I enjoyed a weekend of murder and mayhem this month at Malice Domestic, an annual convention of cozy mystery authors and fans in Bethesda, Maryland. I met some of my favorite authors and learned a whole lot about common poisonous plants and the Washington, D.C. Crime Lab.
What is a cozy? Even authors and fans try their hand at definitions. Generally, it is a crime novel without the blood and gore with an amateur detective who is somehow involved with the victim and/or suspect. Agatha Christie’s Miss Marple series is a prime example. Current authors include Margaret Maron, Joan Hess, Sheila Connolly, and Carolyn Hart, all of whom were on workshop panels at Malice Domestic.
One might wonder about the skewed interests of this demographic. A popular feature is a talk by the “Poison Lady,” Lucy Zahray. This year, she described common plants, grown in gardens and homes everywhere, that are not only toxic, but kill in ways dear to the heart of mystery writers. Poison symptoms mimic heart attacks, cirrhosis of the liver, Lou Gehrig’s disease, as just a few examples. Symptoms may take weeks to appear, leaving plenty of time to establish an alibi, or may cause temperature elevations, fudging the time of death. And by the time symptoms appear, the toxin has metabolized in the body, leaving no trace.
What a set-up for the perfect crime. I started looking nervously around at the audience, feeling creeped out by all this. And I examined my sandwich more closely.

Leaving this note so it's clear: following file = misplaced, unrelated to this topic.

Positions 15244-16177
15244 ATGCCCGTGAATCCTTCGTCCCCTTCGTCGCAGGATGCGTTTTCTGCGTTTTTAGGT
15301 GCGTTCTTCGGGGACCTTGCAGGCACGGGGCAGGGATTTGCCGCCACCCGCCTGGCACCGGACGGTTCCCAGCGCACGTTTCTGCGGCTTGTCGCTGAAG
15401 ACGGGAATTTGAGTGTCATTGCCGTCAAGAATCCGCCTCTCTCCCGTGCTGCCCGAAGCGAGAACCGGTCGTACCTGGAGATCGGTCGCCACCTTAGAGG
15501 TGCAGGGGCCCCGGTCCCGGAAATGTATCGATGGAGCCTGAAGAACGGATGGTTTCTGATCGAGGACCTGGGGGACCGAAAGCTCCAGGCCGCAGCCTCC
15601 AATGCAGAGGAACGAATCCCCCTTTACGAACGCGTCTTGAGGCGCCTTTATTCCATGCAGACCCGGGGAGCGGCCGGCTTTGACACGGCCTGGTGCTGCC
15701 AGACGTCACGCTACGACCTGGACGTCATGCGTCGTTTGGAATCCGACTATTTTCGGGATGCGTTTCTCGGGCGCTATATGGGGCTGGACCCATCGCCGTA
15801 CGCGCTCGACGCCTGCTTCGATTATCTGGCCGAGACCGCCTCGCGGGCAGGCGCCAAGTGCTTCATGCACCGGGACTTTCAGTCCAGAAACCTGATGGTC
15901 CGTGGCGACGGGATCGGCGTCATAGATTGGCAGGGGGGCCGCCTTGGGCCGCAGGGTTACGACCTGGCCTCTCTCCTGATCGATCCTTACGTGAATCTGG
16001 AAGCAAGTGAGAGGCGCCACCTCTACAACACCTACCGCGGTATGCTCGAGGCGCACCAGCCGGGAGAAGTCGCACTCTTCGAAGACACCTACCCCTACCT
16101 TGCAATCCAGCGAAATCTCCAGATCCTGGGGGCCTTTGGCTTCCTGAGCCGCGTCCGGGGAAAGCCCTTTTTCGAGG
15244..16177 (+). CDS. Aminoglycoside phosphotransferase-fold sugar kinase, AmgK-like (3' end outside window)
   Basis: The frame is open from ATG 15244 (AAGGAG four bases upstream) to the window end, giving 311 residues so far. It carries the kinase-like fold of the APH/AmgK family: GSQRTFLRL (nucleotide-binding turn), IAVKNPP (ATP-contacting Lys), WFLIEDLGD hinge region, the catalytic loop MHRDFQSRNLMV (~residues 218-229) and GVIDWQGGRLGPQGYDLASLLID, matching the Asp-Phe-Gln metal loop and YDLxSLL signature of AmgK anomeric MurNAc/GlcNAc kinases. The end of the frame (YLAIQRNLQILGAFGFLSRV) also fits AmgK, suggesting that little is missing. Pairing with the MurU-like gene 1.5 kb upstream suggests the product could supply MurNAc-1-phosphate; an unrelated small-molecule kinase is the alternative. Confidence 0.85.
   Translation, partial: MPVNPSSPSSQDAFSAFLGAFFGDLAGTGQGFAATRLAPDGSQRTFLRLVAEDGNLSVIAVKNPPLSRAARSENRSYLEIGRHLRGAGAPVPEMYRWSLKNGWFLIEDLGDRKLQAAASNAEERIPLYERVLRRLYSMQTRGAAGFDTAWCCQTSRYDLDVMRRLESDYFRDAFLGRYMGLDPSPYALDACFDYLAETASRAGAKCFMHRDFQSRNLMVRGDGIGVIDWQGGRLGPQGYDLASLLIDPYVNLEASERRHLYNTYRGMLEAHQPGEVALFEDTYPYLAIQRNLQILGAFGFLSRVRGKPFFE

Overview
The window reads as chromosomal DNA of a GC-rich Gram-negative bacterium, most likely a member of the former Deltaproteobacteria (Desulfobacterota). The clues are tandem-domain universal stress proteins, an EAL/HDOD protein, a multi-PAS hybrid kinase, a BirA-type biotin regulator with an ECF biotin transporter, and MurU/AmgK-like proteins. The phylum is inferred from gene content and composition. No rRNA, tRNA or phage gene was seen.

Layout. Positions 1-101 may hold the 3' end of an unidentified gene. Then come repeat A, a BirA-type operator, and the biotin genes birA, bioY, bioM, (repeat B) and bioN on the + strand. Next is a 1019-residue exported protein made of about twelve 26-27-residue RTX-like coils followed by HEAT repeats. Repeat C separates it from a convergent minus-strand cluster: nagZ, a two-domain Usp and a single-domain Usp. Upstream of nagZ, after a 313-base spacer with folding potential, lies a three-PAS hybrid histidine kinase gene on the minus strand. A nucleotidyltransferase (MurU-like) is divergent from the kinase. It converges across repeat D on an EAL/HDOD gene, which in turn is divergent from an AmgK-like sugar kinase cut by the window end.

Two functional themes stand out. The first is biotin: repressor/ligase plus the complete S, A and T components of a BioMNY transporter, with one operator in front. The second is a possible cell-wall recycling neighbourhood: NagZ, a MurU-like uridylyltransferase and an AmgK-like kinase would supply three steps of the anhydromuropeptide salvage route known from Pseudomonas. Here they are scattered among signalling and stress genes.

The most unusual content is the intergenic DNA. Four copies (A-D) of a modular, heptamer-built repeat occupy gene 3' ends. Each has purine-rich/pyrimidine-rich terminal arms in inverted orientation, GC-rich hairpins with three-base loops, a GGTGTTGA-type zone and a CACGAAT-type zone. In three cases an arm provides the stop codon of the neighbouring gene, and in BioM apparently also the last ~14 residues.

However, for an author, there is one little hitch. How could an author establish that a crime had occurred, so her amateur detective would have one to solve?
On another topic, Alicia Oltusky has written a fascinating book called Precious Objects: A Story of Diamonds, Family, and a Way of Life. Her family’s business was the diamond trade on New York City’s 47th Street, the diamond district. In the diamond district, “all secrets are valuable, all assets are liquid, and all deals are sealed with a blessing rather than a contract.” One intriguing fact is that the process for synthesizing diamonds is being used to convert cremains into diamonds. I googled this and found that, yes, for around $14,000 you can turn Uncle Harry into a 1-carat diamond. A very small diamond might cost you $2,000. Think of the possibilities. You could wear Mom and Dad on each ear or design a diamond necklace of your pets. Maybe this could be better than sending a body off in a trunk or running it through a mulcher.
For a mystery author, ideas are everywhere.